1. Hi Andrea and Sarah! Wonderful to see two of my favourite bloggers sharing the magic here 🙂 Fascinating to read the ‘real’ history behind the fictional setting of your book Sarah. I can certainly relate to all those skinheads who congregated my local town growing up in rural Suffolk in the 70s and although I didn’t attend boarding school, I did love reading Enid Blyton, and of course thoroughly enjoyed St Trinian’s 🙂 Desiccation is a great read, and I wish you every success!

    Liked by 1 person

  2. Girls boarding schools aren’t something I can relate to (if I could it would be a touch creepy) yet I like the sound of the book, it sounds fun and perhaps a little bit Midwich Cuckoos which is never a bad thing.

    Liked by 1 person

  3. What a fun interview! Sarah sounds as fascinating as her book. Good for her, bending genres. I think we authors need to do that more often. Publishing companies used to try and push us to commit to a genre. But we authors are doing are own thing, and it’s better for writers AND readers.

    Liked by 1 person

      • I think that traditional publishing likes to be sure of a return on their investment, which includes a preference for taking on younger authors who potentially have a long career ahead of them. My husband often cites the case of Agatha Christie getting her first publishing deal at the age of 70. I always say to him, “That was then, not now!” Ultimately, though, my publisher and literary agent rejections have always been related to perceived problems with marketing my work, rather than the writing itself.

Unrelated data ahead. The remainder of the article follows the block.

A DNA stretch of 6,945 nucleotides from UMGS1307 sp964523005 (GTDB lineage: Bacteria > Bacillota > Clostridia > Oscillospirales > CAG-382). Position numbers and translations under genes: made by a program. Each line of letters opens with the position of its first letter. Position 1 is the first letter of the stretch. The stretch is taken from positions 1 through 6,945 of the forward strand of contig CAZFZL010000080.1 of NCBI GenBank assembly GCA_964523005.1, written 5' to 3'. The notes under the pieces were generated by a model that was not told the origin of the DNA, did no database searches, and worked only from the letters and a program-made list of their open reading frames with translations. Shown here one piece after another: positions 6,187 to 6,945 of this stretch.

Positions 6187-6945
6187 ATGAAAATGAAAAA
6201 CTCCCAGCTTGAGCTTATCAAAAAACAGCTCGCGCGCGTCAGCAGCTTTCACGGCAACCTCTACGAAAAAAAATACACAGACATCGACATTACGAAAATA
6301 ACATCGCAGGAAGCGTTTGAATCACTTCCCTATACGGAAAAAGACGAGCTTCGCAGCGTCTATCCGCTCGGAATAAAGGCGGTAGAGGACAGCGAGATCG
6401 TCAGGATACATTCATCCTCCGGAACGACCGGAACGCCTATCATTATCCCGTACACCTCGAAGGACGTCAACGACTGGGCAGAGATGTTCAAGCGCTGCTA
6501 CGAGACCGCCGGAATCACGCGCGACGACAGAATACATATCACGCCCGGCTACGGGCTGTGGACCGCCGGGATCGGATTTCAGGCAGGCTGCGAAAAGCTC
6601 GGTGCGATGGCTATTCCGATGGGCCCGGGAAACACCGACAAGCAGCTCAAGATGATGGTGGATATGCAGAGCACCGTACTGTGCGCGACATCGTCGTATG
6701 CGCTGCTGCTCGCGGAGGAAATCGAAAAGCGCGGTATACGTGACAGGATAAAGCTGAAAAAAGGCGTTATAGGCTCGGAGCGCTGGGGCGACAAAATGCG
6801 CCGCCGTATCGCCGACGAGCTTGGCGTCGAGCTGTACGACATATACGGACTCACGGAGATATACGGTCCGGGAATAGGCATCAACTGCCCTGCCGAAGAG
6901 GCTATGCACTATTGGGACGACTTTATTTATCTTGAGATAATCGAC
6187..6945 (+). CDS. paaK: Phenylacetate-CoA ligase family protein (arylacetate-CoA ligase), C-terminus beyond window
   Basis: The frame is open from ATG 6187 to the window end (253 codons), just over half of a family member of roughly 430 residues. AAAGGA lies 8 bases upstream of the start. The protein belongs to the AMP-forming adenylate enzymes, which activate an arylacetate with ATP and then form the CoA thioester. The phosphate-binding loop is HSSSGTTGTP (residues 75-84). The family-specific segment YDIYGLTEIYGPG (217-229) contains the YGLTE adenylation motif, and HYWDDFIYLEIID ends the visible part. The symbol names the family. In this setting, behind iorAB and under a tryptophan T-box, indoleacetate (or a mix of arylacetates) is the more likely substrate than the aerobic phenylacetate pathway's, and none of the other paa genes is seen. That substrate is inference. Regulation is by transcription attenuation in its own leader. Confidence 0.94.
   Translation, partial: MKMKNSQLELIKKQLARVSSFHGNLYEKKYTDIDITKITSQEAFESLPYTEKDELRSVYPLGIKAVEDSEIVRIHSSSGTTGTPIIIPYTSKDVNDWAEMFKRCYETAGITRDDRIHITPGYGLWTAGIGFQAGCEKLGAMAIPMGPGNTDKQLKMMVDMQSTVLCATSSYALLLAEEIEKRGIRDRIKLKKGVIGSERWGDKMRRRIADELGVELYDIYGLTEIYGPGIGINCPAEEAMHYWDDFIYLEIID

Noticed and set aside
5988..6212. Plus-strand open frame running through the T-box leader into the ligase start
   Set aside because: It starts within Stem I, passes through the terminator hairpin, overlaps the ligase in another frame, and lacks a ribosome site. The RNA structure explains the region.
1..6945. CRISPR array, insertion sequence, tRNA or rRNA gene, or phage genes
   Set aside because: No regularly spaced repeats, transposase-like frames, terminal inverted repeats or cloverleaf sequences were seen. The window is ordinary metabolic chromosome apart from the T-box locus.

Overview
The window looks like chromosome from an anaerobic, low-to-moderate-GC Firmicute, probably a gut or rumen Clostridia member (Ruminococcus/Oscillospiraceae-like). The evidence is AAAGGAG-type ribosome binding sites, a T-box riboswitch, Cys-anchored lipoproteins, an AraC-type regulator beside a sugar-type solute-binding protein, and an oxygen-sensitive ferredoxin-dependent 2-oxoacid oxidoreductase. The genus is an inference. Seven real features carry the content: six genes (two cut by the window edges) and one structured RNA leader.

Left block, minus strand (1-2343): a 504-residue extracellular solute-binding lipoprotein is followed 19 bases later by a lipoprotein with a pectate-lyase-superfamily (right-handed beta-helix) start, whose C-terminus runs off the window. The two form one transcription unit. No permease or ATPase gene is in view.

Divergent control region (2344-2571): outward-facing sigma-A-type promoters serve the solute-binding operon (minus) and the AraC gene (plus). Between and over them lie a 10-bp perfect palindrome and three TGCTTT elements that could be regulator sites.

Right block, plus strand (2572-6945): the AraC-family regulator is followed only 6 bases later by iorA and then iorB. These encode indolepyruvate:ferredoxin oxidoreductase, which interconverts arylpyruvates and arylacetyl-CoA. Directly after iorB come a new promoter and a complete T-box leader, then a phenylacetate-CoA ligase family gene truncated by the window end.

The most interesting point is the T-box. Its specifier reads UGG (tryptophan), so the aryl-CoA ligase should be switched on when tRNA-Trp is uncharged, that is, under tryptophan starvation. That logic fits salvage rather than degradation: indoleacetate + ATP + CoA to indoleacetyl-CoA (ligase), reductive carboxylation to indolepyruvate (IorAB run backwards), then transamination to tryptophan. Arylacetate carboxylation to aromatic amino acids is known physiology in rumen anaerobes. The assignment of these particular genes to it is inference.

Liked by 1 person

    • Thanks, roughwighting:-) I’m incapable of writing anything straight genre, just as I have great difficulty conforming to many other things in life. Normal can be very boring. That being said, I love reading psychological crime novels, so am tempted to have a go with one at some point, but doubtless that would end up as a genre bender. It’s in my mind to write a mash-up novel, which is an official book category that I’ve just discovered on Amazon — probably I’d go for a dystopian version of a Victorian classic.

      Liked by 2 people

  4. Thank you for sharing, Andrea! I look forward to reading the book that is already sitting in my Kindle for a while – I am in the middle of The Bone Wall by Diana Wallace Peach. I love the books written for the 14-100 age range 🙂 Thank you Sarah! I am sure I will love your book.

    Liked by 1 person

  5. This sounds like a truly interesting read! I love a mix of genres, and it’s wonderful to see more writers pushing the boundaries of traditional publishing. As roughwighting said, that’s better for both authors and readers!

    Liked by 2 people

    • I’m glad you found it interesting, Marylin. Probably today’s teenagers would find it very strange if they were to time travel back to a time when there were no mobile phones or computers in their lives! How would they survive without all their electronic gadgetry, especially in an isolated situation? Maybe this is why I’m selling more copies of my novel to adults than the younger generation!

      Liked by 1 person

  6. I added this on my TBR list and got an update when there was a giveaway on Goodreads. So this popped up on my radar again. Just thought I’d mention there’s a Goodreads giveaway right now.